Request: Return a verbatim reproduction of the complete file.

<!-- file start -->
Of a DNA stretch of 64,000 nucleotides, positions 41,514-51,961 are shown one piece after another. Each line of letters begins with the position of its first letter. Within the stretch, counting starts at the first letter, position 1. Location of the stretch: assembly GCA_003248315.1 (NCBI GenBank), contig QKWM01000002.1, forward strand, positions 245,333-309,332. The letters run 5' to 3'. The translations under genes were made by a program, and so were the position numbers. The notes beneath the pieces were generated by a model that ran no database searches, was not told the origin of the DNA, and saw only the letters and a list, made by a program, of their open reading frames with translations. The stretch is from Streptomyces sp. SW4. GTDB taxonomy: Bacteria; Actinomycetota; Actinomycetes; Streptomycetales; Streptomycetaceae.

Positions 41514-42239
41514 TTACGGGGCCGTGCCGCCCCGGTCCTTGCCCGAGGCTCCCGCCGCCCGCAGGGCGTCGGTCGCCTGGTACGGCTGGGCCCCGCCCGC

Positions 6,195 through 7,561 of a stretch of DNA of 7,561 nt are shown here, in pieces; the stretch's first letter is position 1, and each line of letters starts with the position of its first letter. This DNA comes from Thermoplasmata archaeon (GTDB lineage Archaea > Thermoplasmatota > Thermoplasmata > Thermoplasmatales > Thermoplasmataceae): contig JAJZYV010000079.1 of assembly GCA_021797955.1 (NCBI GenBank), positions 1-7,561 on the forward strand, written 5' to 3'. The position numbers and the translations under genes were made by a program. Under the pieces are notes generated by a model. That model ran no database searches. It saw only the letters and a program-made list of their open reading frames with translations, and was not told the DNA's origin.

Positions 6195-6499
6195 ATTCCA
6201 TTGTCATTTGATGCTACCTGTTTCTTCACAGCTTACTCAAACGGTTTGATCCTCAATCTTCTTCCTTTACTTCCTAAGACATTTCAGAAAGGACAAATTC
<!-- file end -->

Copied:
Of a DNA stretch of 64,000 nucleotides, positions 41,514-51,961 are shown one piece after another. Each line of letters begins with the position of its first letter. Within the stretch, counting starts at the first letter, position 1. Location of the stretch: assembly GCA_003248315.1 (NCBI GenBank), contig QKWM01000002.1, forward strand, positions 245,333-309,332. The letters run 5' to 3'. The translations under genes were made by a program, and so were the position numbers. The notes beneath the pieces were generated by a model that ran no database searches, was not told the origin of the DNA, and saw only the letters and a list, made by a program, of their open reading frames with translations. The stretch is from Streptomyces sp. SW4. GTDB taxonomy: Bacteria; Actinomycetota; Actinomycetes; Streptomycetales; Streptomycetaceae.

Positions 41514-42239
41514 TTACGGGGCCGTGCCGCCCCGGTCCTTGCCCGAGGCTCCCGCCGCCCGCAGGGCGTCGGTCGCCTGGTACGGCTGGGCCCCGCCCGC

Positions 6,195 through 7,561 of a stretch of DNA of 7,561 nt are shown here, in pieces; the stretch's first letter is position 1, and each line of letters starts with the position of its first letter. This DNA comes from Thermoplasmata archaeon (GTDB lineage Archaea > Thermoplasmatota > Thermoplasmata > Thermoplasmatales > Thermoplasmataceae): contig JAJZYV010000079.1 of assembly GCA_021797955.1 (NCBI GenBank), positions 1-7,561 on the forward strand, written 5' to 3'. The position numbers and the translations under genes were made by a program. Under the pieces are notes generated by a model. That model ran no database searches. It saw only the letters and a program-made list of their open reading frames with translations, and was not told the DNA's origin.

Positions 6195-6499
6195 ATTCCA
6201 TTGTCATTTGATGCTACCTGTTTCTTCACAGCTTACTCAAACGGTTTGATCCTCAATCTTCTTCCTTTACTTCCTAAGACATTTCAGAAAGGACAAATTC